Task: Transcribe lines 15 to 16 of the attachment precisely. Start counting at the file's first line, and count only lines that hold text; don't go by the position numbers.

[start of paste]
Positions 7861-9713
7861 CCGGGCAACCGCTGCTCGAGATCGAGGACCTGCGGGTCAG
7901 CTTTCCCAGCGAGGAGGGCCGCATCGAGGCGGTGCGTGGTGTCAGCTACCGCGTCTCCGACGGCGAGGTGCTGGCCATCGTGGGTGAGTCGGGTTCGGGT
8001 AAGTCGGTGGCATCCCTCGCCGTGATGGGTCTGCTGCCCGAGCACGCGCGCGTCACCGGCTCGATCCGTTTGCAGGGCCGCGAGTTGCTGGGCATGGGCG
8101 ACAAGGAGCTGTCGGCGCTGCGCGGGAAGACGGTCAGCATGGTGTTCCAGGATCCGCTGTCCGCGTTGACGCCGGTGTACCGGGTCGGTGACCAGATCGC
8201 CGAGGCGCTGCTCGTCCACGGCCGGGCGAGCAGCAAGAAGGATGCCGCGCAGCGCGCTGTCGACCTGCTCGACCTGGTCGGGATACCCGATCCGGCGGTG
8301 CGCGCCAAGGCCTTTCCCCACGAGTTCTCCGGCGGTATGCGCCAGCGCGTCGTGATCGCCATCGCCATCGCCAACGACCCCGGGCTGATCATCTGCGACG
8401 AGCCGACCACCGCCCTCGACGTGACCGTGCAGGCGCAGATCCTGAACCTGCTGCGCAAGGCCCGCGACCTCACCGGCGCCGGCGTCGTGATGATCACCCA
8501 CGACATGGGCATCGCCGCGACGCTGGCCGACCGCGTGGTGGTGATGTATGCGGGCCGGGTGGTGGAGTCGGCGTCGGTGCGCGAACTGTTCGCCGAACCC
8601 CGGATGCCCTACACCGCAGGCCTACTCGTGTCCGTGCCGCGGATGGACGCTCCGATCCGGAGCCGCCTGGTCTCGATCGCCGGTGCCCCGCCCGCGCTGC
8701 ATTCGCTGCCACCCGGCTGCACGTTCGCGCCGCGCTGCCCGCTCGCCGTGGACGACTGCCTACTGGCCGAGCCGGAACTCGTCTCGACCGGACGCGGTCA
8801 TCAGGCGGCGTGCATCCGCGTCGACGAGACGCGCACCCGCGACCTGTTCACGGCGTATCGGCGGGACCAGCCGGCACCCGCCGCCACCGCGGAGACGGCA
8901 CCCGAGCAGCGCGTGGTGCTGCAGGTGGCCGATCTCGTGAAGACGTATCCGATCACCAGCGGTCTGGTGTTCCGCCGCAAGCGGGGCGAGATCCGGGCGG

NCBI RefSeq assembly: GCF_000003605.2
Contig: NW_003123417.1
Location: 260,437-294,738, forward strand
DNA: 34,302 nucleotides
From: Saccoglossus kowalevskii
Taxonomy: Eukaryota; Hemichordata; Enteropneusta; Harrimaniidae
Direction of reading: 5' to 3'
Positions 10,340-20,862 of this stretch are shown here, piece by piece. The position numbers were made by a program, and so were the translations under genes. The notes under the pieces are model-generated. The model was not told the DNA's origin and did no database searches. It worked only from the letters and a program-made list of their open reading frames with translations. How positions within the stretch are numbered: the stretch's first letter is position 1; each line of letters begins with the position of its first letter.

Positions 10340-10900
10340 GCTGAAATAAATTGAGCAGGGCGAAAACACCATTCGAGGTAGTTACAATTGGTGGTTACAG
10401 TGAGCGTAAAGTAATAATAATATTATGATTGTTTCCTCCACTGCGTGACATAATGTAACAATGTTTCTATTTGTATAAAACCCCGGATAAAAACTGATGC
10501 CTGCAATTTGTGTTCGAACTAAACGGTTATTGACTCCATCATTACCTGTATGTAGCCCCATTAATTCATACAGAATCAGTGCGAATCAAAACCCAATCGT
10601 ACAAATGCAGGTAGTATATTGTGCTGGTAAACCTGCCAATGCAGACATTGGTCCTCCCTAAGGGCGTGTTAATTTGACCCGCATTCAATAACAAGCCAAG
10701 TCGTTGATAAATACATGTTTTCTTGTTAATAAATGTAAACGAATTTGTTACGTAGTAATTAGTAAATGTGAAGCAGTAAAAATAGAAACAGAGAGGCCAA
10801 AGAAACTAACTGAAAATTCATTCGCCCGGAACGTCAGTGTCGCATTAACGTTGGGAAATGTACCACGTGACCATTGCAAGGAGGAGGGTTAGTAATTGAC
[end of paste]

Contig: NW_003123417.1
Location: 260,437-294,738, forward strand